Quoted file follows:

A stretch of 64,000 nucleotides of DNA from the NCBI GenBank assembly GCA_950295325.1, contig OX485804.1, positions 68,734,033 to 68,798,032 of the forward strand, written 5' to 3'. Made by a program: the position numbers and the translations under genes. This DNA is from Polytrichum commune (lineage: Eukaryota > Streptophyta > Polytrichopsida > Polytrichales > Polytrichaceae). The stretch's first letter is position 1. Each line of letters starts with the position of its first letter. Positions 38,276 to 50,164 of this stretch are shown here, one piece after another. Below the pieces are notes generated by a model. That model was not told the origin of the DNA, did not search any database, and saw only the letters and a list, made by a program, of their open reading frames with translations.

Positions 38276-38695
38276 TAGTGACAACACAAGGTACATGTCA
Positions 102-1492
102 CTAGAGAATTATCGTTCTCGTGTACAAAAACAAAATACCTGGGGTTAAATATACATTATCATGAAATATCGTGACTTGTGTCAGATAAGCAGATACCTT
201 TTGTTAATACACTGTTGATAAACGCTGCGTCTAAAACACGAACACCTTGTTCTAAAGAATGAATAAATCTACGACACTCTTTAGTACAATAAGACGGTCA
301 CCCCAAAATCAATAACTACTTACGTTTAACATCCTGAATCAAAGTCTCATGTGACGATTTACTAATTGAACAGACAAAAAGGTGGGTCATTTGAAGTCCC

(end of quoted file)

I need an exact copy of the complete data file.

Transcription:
A stretch of 64,000 nucleotides of DNA from the NCBI GenBank assembly GCA_950295325.1, contig OX485804.1, positions 68,734,033 to 68,798,032 of the forward strand, written 5' to 3'. Made by a program: the position numbers and the translations under genes. This DNA is from Polytrichum commune (lineage: Eukaryota > Streptophyta > Polytrichopsida > Polytrichales > Polytrichaceae). The stretch's first letter is position 1. Each line of letters starts with the position of its first letter. Positions 38,276 to 50,164 of this stretch are shown here, one piece after another. Below the pieces are notes generated by a model. That model was not told the origin of the DNA, did not search any database, and saw only the letters and a list, made by a program, of their open reading frames with translations.

Positions 38276-38695
38276 TAGTGACAACACAAGGTACATGTCA
Positions 102-1492
102 CTAGAGAATTATCGTTCTCGTGTACAAAAACAAAATACCTGGGGTTAAATATACATTATCATGAAATATCGTGACTTGTGTCAGATAAGCAGATACCTT
201 TTGTTAATACACTGTTGATAAACGCTGCGTCTAAAACACGAACACCTTGTTCTAAAGAATGAATAAATCTACGACACTCTTTAGTACAATAAGACGGTCA
301 CCCCAAAATCAATAACTACTTACGTTTAACATCCTGAATCAAAGTCTCATGTGACGATTTACTAATTGAACAGACAAAAAGGTGGGTCATTTGAAGTCCC